Netflix To Try Crowdsourcing Subtitles; Will It Get Sued For Infringement?

from the rock-and-a-copyright-law dept

Before getting into the details of this new story, let me bring up a pair of recent Techdirt stories as background. First, there's the story of Netflix being told that not having closed captioning on its streaming movies means it violates the Americans with Disabilities Act. As we noted at the time, this raised interesting copyright questions, considering that Netflix may not be legally allowed to put captions on videos. A few days before that, we had written about a student who ran a site that provided crowdsourced downloadable subtitle files for TV and movies, and had been found guilty of copyright infringement.

Knowing both those things, isn't it interesting that Netflix is now experimenting with crowdsourcing captioning/subtitles for films and TV shows? Perhaps it figures that having lost that first legal fight, it should lean in the other direction and see if it gets sued there as well. Either way, it seems like it opens up some pretty serious copyright questions. While some of us think that providing captions/subtitles should be pretty clear fair use, others (obviously) disagree. And, when it's an operation like Netflix -- which is obviously a commercial entity -- you have to wonder if it's going to get sued...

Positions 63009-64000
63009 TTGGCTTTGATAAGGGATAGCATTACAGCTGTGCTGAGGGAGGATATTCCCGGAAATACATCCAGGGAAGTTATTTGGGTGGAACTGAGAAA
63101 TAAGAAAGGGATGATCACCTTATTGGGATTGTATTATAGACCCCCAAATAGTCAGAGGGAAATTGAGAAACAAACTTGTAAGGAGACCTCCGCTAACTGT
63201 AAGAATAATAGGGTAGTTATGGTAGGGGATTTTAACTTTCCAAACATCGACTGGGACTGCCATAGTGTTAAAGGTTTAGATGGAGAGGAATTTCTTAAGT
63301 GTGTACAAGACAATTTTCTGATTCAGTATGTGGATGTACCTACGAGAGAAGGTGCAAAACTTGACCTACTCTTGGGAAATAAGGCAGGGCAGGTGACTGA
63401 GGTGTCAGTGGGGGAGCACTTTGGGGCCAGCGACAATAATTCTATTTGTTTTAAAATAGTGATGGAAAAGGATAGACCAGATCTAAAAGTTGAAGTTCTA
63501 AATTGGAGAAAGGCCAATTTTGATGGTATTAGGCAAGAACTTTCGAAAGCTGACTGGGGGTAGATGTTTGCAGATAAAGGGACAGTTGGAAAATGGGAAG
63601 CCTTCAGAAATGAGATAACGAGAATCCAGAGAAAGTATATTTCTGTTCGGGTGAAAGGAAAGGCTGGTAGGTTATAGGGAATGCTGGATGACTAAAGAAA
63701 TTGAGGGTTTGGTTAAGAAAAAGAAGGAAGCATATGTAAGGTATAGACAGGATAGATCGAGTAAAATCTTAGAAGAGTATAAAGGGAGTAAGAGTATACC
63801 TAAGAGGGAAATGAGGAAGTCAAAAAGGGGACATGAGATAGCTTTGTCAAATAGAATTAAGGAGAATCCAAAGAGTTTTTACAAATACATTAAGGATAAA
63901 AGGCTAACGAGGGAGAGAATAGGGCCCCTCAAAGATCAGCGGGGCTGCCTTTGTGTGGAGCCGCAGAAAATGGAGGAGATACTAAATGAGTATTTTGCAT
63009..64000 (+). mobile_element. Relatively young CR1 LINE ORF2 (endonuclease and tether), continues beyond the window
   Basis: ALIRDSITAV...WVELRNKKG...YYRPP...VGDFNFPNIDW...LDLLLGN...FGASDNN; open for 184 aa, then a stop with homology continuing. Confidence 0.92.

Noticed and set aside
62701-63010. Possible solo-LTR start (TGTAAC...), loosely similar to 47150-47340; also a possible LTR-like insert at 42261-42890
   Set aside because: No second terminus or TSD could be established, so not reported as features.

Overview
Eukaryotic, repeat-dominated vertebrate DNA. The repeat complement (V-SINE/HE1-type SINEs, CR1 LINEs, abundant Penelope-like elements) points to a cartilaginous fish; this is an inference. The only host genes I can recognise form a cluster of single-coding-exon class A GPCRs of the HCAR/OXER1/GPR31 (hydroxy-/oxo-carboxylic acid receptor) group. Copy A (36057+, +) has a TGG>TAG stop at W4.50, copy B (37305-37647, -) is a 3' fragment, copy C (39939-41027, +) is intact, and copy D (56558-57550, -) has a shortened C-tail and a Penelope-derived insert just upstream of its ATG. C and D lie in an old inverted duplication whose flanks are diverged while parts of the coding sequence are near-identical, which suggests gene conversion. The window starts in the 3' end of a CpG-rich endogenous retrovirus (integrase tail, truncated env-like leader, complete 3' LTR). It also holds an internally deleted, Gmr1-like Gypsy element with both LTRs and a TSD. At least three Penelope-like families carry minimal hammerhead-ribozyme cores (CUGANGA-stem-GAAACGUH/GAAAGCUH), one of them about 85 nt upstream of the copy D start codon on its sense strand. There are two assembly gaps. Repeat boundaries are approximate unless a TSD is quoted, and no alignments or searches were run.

Filed Under: copyright, crowdsourcing, subtitles
Companies: netflix

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  1. identicon
    Anonymous Coward, 4 Aug 2012 @ 1:10am

    Re: Re: Re: Re:

    "You are a retard. It is binding, judicially binding. It's about two laws in conflict and yes it can be fair use."

    Did the ADA order Netflix to put subtitles? Did they specifically allow them to ignore copyright and do it? Nope. What is retarded is making an assumption that just isn't there.

    "No, you idiot. He's saying that the written subtitles are just part of the movie. You know, the actors won't suddenly go mute and the dialogs won't vanish if you add or strip subtitles. God you are a moron."

    Me, a moron? Are you kidding? If you took those subtitles and made a book out of them do you think you would be violating copyright? Netflix has the rights to the movie AS PROVIDED - can you show me where they licensed the script for subtitles?

    "But your damned MAFIAA refuses"

    Ahh, I was almost treating you like a smart guy, turns out you are just another Techdirt jackass with your head so far up your ass you can't even smell it when you fart. Too bad.

    Next time let Mike answer, you are too much of a jackass to bother with.

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